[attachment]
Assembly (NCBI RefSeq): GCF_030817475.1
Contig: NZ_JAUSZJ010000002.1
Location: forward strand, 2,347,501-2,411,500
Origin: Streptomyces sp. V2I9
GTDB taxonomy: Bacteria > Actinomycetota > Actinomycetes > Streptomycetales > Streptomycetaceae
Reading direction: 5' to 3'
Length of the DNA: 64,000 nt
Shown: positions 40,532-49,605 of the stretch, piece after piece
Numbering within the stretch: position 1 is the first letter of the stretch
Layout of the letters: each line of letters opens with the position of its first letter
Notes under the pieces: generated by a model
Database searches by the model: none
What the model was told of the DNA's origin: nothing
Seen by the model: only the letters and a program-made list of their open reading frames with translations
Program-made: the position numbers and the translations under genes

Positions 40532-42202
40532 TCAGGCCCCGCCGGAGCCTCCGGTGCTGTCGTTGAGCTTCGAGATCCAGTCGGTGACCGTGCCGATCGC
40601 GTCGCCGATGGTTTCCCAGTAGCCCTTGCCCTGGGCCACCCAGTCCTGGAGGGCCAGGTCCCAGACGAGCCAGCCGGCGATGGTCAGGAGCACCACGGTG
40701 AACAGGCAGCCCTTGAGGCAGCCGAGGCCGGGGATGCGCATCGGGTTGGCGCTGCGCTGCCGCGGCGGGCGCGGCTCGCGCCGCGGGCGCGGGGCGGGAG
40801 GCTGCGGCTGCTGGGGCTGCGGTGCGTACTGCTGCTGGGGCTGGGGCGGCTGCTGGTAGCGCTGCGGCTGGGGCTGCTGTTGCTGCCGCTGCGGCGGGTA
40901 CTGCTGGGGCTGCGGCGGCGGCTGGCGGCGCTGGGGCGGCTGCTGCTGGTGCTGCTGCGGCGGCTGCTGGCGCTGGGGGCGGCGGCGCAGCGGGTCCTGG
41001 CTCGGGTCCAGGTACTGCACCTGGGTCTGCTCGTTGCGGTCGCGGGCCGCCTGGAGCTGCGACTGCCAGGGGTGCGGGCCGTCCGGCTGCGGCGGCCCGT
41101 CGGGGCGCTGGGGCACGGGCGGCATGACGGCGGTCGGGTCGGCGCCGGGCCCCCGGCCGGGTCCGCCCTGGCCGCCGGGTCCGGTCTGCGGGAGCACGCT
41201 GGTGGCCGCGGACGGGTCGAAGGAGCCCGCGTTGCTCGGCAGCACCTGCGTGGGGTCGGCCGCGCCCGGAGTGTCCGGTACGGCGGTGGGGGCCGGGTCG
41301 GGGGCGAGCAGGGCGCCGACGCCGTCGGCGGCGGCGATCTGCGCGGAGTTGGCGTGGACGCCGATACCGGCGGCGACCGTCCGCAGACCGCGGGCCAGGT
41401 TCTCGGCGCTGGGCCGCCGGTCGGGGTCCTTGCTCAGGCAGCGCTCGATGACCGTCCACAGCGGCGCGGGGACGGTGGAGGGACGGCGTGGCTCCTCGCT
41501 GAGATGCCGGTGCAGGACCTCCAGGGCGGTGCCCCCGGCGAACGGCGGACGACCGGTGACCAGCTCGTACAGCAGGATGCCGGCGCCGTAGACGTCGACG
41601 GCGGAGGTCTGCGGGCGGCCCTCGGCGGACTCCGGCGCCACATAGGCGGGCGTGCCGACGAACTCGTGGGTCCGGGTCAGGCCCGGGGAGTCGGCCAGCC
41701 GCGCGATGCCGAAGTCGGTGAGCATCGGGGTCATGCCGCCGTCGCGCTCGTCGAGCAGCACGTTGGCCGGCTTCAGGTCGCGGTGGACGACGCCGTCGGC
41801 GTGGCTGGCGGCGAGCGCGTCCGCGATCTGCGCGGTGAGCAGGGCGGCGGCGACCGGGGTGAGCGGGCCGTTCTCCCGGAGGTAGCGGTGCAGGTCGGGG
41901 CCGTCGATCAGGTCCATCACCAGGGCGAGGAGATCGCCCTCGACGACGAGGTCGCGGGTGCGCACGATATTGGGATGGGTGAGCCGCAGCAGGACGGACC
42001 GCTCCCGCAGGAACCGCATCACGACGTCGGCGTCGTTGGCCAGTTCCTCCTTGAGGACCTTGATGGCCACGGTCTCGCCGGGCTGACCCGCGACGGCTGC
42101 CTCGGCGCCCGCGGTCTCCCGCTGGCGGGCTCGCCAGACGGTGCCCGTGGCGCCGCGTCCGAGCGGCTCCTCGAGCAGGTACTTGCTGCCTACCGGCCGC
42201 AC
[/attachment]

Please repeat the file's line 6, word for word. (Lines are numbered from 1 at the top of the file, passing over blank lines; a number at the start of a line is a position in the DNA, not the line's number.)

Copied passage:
Reading direction: 5' to 3'